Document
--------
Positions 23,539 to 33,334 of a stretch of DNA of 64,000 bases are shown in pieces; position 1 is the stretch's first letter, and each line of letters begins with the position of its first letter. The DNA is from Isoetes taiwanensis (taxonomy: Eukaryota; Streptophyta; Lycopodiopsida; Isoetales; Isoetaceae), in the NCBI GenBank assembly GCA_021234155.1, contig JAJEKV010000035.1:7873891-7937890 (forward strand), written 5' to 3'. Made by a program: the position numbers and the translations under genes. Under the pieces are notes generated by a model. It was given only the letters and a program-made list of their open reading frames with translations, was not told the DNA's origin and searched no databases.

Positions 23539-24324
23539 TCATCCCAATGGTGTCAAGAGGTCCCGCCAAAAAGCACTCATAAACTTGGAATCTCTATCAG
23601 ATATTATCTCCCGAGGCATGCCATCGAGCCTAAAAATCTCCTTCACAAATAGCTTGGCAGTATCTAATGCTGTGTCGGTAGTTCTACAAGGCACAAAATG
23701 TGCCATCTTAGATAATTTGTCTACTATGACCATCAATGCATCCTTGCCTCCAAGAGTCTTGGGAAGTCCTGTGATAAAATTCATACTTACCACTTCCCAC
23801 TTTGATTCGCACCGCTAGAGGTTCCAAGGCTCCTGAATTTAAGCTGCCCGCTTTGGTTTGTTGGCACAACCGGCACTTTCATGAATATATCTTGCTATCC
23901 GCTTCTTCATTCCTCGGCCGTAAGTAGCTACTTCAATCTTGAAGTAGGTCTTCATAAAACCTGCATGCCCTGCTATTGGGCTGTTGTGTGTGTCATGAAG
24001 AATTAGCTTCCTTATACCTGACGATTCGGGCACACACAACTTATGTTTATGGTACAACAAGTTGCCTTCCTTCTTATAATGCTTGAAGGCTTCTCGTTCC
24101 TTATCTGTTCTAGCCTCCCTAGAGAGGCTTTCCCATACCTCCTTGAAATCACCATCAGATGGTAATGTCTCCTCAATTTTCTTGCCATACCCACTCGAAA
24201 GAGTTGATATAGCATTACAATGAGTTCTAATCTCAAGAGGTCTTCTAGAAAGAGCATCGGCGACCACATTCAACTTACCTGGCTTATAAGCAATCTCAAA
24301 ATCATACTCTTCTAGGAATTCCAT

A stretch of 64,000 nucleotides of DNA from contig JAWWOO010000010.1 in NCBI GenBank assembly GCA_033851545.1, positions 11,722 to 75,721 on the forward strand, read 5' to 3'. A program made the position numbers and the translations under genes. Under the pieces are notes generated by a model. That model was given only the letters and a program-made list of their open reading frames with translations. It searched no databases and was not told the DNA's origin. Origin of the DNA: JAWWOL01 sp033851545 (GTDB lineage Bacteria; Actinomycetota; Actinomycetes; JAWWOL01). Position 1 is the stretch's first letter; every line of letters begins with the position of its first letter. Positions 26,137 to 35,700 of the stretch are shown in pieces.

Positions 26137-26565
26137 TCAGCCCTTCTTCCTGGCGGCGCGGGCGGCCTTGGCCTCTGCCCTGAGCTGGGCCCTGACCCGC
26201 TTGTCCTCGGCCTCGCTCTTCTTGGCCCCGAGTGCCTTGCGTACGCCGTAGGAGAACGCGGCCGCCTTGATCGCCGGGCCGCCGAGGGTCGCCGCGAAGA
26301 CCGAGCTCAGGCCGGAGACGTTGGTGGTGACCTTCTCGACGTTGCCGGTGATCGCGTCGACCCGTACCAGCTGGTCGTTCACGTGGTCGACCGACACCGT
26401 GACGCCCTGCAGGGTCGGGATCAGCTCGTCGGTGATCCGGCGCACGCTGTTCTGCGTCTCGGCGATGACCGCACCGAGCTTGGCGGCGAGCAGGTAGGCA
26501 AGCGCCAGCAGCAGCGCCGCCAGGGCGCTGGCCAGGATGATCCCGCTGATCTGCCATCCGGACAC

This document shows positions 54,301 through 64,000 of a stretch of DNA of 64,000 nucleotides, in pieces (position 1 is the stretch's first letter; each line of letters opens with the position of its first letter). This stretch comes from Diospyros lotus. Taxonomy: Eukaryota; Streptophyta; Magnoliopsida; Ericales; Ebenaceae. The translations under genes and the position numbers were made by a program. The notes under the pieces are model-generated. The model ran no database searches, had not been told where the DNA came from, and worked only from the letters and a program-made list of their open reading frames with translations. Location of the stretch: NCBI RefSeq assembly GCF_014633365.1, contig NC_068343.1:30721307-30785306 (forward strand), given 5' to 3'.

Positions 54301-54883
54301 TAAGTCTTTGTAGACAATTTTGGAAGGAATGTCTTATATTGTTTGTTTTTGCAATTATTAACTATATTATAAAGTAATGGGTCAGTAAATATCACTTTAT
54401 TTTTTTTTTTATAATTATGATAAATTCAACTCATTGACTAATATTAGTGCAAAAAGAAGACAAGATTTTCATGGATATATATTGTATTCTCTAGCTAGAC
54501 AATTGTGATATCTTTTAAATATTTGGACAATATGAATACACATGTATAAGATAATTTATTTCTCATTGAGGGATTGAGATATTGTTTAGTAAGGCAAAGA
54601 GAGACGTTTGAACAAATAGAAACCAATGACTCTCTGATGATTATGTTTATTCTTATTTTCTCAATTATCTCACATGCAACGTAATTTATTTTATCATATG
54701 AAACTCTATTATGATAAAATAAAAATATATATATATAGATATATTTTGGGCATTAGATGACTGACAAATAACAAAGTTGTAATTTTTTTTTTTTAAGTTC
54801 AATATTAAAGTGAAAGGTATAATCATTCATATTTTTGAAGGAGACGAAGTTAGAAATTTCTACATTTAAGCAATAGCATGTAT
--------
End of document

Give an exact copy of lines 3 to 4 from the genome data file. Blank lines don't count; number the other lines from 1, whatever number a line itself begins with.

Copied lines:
23539 TCATCCCAATGGTGTCAAGAGGTCCCGCCAAAAAGCACTCATAAACTTGGAATCTCTATCAG
23601 ATATTATCTCCCGAGGCATGCCATCGAGCCTAAAAATCTCCTTCACAAATAGCTTGGCAGTATCTAATGCTGTGTCGGTAGTTCTACAAGGCACAAAATG